I think the key to James’s success is his genius for building trust.
James doesn’t need to work hard to build rapport with people. He’s naturally self-effacing, funny and insatiably curious.
These qualities mean that people identify with him, and want to be on James’s side. This is a big part of why he’s so good at the comeback.
Like he tells Brian in the episode, he’s always able to get the right people for the right project, and build a network.
James says it took him a long time to figure out how to make that formula sustainable, but being able to galvanise different people round a new project is no small feat.
It takes leadership, and it takes a certain ability to inspire and motivate others.
James has charisma, but it’s not the aggressive kind, the sort of political charisma that gets in your face.
He’s just likeable, a great storyteller and doesn’t take himself seriously at all.
James reminds of me of guys I went to university with. Mad geniuses who are driven, but love having a good time.
He’s is proof that you can be ambitious and high performance without being an a** hole!
Behind the comedy and the one-liners is an astute and ruthless business mind, but the unconventional nature of that mind reveals an intuitive and passionate guy.
James’s concept of Idea Sex seemed to resonate with a lot of people. It’s the formula for how you become a leader in your field.
There’s no point mastering say, how to build a smart phone. That market is already dominated by Apple and Samsung.
But if you combine your experience in a certain industry, with a use for the Iphone, then you are most likely a leader in that industry. That’s why everyone’s trying to hit the App jackpot.
This is really the foundation for great art.
James uses the example of The Fugees sampling the soundtrack from Saturday Night Fever. They put two established genres together and immediately it was a hit.
This is true of so many musical innovators. The Beatles took black RnB and mixed it with Indian classical music and English Music Hall.
Bob Dylan took Beat poetry and mixed it with traditional folk music.
Shakespeare’s genius was combining different plot forms from classical and medieval plays, and mixing them with history and fairytales.
The talent lies in the combination, the beautiful friction between once separate forms.
It’s important to note, too, that you don’t need to be an expert in each of the ideas you are combining. You become the expert in the intersection.
It’s a powerful idea, and it’s the game-changing trick to everything from MMA fighting to direct marketing.
And one thing I like about Idea Sex is that no one can take it away from you.
Once you find that intersection, it’s yours, it’s your IP, and like Brad Burton said in the recent #RealTALK, anyone that tries to steal it is going to be known as nothing but an imitator.
A big part of Brian’s discussion with James focuses around the whole idea of what it means to Choose Yourself.
Yes, it’s about upgrading your peer group, eating well, and following your dreams.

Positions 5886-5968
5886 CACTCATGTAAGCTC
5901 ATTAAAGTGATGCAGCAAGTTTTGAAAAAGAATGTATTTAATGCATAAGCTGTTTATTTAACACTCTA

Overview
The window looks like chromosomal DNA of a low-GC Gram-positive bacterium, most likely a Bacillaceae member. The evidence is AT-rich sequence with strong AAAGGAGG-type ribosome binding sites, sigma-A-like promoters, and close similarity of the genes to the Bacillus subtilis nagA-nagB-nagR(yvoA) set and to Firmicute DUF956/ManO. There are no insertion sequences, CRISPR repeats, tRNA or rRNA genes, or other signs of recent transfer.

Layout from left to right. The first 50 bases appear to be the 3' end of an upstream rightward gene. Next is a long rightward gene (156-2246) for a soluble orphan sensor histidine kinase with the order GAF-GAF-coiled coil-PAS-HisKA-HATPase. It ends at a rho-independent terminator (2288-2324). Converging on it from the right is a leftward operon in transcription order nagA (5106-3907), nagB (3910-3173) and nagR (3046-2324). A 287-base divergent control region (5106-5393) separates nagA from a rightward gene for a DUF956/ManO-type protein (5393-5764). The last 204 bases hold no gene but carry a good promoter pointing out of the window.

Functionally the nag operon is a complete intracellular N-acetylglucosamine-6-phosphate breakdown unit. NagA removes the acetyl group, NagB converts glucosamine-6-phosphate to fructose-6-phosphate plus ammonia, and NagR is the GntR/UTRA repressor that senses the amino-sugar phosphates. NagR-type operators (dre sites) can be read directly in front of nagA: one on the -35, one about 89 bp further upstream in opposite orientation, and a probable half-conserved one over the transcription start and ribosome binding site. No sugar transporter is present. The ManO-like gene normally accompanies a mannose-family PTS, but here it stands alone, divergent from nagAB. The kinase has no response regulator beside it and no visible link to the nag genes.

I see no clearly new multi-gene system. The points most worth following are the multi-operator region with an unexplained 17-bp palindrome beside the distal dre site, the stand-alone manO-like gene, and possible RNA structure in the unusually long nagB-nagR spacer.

But I think there’s something deeper to it than that. It’s about evolving.
James said he realised that his boom and bust cycle of success was characterised by the fact that when the going was good, he would be improving something about himself everyday.
When things were bad, he would let go of that, and lose sight of constant improvement.
Nowadays, James is someone who is completely uncompromising when it comes to his emotional hygiene.
He hangs out with loving people, goes to bed early and doesn’t allow negative stimulation into his life.
But to keep this kind of discipline up, you have to be seeing the benefits in your life every day. I think that’s the key.
When you see that your life is getting better by 1% everyday, it creates more motivation, it feeds off itself. You build momentum naturally and sustainably.
James’s style of communication is very relaxed and amiable, but behind it is a precision-focused attention to his own mental health.
The famous Altucher technique of writing ten new ideas down every day is an example of the simplicity and effectiveness of this approach.
The mind is a muscle, and if it doesn’t push itself everyday, it atrophies, as James points out.
I think the human spirit is a kind of muscle as well, or at least should be treated like one.
If we don’t create new challenges for ourselves, we will lose drive. We’ll become wage slaves and corporate henchmen.
James’s philosophy is very practical, but its implications are deep.
If we keep testing and challenging ourselves, keep moving and developing even when the going is good, then success becomes a lot easier.
Anyone that’s ever trained for a sport knows this. You can’t afford to plateau.
All it takes is 1% every day to keep that frictive and creative momentum going.
You can’t hold onto past success, but you can always keep chasing new successes.
James Altucher is definitely in my top three London Real guests of all time.
I go back to him over and over. Even if I want to just veg and be entertained, I’ll flip on this episode and come away with something new.
I’m interested to know how the concept of Idea Sex has been applied in your life.
In the comments below, give me an example of how combining two forms of expertise has helped you get the advantage in one area of your life.
It could be business, but it might just be fitness or diet. Whatever it is, I look forward to hearing it!